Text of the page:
The following blog posts are written by people with personal experience of anxiety. By talking openly, our bloggers hope to increase understanding around mental health, break stereotypes and take the taboo out of something that – like physical health – affects us all.


I put my mental health problems down to teenage worries

At school, while I had a few friends, I often struggled to connect with people. This was mainly down to my parents disapproving of my friends, which led to me isolating myself. I started to sink into deep depression. I didn’t understand how I felt at the time and I did not feel able to talk about my battles with depression and anxiety, so I put my problems down to general school worries and teenage hormones.

You don’t need a PhD in psychology to talk about mental health

What’s more awkward? Making a colleague a cuppa and asking how they’re doing, or running through the DSM-V diagnostic criteria for depression to ascertain whether they require a professional referral? Any idea what I’m talking about?

The point is, you don’t need to know all this stuff to have a conversation about mental health. And even if you did, I doubt anyone would thank you for using it as an ice breaker.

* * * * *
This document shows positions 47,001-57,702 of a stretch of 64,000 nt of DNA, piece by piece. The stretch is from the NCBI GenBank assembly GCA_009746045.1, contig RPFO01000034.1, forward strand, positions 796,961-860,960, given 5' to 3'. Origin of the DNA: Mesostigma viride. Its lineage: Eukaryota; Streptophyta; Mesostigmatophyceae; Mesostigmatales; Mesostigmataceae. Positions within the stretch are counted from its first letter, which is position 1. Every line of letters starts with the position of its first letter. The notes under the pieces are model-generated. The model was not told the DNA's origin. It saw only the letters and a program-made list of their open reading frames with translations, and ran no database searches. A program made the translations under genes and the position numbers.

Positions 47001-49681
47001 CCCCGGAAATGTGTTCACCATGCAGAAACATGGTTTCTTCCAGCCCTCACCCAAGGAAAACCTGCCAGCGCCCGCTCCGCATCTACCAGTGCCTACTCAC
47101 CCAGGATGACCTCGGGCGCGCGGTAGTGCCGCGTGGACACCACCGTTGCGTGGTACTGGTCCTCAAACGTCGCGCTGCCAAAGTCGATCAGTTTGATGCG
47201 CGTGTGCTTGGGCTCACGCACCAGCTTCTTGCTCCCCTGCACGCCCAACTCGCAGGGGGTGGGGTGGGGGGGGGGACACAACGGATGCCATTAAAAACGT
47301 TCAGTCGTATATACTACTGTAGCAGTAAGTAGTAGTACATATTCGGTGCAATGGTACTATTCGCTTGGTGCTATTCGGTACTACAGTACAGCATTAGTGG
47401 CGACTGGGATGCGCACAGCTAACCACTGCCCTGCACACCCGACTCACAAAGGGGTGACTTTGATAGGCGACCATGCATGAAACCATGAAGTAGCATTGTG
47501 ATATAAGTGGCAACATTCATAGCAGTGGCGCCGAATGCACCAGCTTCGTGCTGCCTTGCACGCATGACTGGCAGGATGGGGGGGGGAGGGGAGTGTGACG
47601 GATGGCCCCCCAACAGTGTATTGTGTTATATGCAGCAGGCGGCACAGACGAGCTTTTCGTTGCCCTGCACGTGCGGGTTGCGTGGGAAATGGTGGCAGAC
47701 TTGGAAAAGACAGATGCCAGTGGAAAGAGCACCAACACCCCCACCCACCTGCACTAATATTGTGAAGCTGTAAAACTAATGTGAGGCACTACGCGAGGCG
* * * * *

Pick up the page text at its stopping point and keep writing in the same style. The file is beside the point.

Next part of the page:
Managing the black dog that is depression

I’ve spent the past 15 years of my career – in recruitment and HR – raising awareness of disability issues in the workplace, encouraging individuals to disclose disabilities to employers, coaching partners through assessment and hiring decisions, encouraging candidates to choose a firm where they can show their true self at work and, above all else, selling the supportive culture of the law firms for which I have worked.

Mental health is dismissed within my culture

Mental health was not a term known to me until around two years ago. I didn’t know anything about the importance of your own wellbeing, nor did I understand the devastating impact it would have on people I know. If I know anything about mental health issues it’s through my own research after a conversation with colleagues or friends. Whilst I love my heritage, the reason I knew nothing of about it is probably down to my culture and community. 

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